In Monday’s weekly currency note we highlighted how quiet the week was in terms of economic data. And so it is proving. Yesterday, Britain’s trade deficit was shown to have widened by £2 billion in June, ending expectations that the gap between imports and exports might have been narrowed. The total trade deficit in goods and services hit £4.6 billion in June which is the widest deficit in nine months.
Elsewhere, the euro slipped slightly against the US dollar following some encouraging data from across the pond, though with some economic data from the eurozone next week, we could easily see some strengthening in the single currency.
The tensions between North Korea and the US continue, and the markets (and the world) will be watching for further developments. Investors will continue looking to perceived safe havens, such as the Japanese yen, until the situation has calmed.
Finally, our latest quarterly forecast is now available for you to pore over. We have streamlined the document and actively made it more engaging and immediate. The response we have had so far has been extremely positive and we encourage you to take a look.
GBP: UK data continues to give a fairly uninspiring view
Sterling pushed slightly higher against the US dollar yesterday despite mixed manufacturing and trade data. Manufacturing production flatlined for the month of June which, while expected, is still not great, especially considering the previous month showed a decline. On a more positive note, industrial production rose by 0.5% thanks to a resurgence in mining and quarrying. Despite the position of sterling, the trade balance deficit grew by more than expected.
According to the National Institute of Economic and Social Research, UK growth is losing momentum. They stated that UK growth grew by only 0.2% in the last three months and pointed to the downturn in the service sector as the consumer is ‘weighed down by weak wage growth and investment spending held back by Brexit-related uncertainty.’
It is a fairly quiet day tomorrow, but with escalating tension between the US and North Korea there is a chance of some short covering.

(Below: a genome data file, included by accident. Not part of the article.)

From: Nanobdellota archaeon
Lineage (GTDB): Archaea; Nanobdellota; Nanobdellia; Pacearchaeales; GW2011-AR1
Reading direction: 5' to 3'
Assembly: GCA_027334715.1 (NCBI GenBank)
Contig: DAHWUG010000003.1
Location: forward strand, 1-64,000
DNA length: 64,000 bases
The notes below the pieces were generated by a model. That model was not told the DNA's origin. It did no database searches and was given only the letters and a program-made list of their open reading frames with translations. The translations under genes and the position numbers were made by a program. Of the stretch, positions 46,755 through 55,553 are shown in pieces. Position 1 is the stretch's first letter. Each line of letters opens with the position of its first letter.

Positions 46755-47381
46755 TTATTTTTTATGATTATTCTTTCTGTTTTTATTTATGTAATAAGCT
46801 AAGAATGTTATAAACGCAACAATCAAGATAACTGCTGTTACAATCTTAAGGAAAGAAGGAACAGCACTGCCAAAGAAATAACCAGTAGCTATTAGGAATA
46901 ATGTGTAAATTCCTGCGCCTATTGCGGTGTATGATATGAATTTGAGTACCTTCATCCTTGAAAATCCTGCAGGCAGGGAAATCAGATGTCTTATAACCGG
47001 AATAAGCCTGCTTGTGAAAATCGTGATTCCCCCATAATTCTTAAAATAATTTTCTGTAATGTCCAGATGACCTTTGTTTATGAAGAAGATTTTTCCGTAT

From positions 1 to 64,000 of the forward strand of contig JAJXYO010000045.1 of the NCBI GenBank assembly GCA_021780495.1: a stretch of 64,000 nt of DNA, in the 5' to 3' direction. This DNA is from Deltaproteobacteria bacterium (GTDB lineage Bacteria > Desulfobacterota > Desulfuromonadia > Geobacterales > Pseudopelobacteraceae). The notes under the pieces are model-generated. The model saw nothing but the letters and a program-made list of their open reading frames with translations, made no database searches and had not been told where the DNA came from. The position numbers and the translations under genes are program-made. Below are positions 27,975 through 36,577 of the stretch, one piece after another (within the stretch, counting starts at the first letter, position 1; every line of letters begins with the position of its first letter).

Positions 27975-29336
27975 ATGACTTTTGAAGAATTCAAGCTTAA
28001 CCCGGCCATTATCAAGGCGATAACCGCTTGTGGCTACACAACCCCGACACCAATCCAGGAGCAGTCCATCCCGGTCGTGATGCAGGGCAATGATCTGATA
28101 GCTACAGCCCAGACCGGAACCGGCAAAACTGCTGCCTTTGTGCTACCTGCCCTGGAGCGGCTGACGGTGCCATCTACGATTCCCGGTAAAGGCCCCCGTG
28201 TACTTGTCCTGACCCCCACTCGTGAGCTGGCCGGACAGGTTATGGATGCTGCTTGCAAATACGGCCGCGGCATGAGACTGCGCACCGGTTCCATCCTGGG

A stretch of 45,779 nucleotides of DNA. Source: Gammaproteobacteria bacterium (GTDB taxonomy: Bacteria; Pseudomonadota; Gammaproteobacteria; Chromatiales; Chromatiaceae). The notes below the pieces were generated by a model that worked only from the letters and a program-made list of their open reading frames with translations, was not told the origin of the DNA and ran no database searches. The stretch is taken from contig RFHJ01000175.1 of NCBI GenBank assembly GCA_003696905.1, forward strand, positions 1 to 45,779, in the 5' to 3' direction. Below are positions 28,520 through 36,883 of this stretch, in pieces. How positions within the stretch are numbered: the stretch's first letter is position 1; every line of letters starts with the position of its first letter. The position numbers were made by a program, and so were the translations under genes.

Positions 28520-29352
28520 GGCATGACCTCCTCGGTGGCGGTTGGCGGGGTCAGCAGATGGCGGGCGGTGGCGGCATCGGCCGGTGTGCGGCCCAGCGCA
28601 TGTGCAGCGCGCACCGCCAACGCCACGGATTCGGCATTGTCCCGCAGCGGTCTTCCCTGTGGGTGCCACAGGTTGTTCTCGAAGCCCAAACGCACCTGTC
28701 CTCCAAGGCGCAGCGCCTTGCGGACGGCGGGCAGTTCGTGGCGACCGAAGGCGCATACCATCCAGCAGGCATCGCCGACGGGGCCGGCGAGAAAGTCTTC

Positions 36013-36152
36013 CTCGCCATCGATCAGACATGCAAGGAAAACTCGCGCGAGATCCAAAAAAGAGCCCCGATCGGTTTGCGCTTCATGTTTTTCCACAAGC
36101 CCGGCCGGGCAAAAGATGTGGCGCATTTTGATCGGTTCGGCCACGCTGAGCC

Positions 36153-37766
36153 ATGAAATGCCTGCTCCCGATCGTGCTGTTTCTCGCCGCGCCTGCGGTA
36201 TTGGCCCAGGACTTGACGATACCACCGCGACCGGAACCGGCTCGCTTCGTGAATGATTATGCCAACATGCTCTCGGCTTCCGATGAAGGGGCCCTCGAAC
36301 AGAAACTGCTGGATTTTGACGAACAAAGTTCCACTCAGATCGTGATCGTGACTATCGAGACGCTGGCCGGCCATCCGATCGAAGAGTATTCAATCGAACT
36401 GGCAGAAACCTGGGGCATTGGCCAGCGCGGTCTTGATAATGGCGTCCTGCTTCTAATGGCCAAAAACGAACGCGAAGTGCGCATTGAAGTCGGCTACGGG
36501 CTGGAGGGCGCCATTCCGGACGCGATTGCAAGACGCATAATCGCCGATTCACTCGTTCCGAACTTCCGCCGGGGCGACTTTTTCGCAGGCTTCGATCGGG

EUR: euro continues to trade slightly lower despite lack of data
It has been a pretty uneventful week for the single currency with movements largely being driven by factors outside of Europe. Economic data has been light this week, but it does pick up next week, with GDP, inflation and German ZEW numbers hitting the wires.
This week we have seen the EUR/USD pairing retrace slightly from its multi-month high. This is in part because economic data from the US has been more encouraging than expected. In addition, the ongoing tensions between the US and North Korea has resulted in some safe haven flows.
USD: dollar on the back foot after geopolitical tensions
The US dollar strengthened against the pound to a three-week high but isn’t doing so well against other currencies after hitting an eight-week low against the Japanese yen. Continuing tensions between the United States and North Korea led investors to look for assets viewed as less risky and yen is historically the one markets look to. There is speculation that North Korea is considering firing missiles near Guam, a US Pacific island territory. Let’s hope that proves false.
The dollar has also weakened after news that producer prices unexpectedly fell in July, recording their biggest drop in nearly a year. This suggests a further moderation in inflation that could persuade the Federal Reserve to resist an interest rate hike before the year is out.
Today sees inflation data from the US in the form of CPI. This is expected to be 0.2% and will be watched closely after yesterday’s producer prices data.
For more on currencies and currency risk management strategies, please get in touch with your Smart Currency Business trader on 020 7898 0500 or your Private Client trader on 020 7898 0541.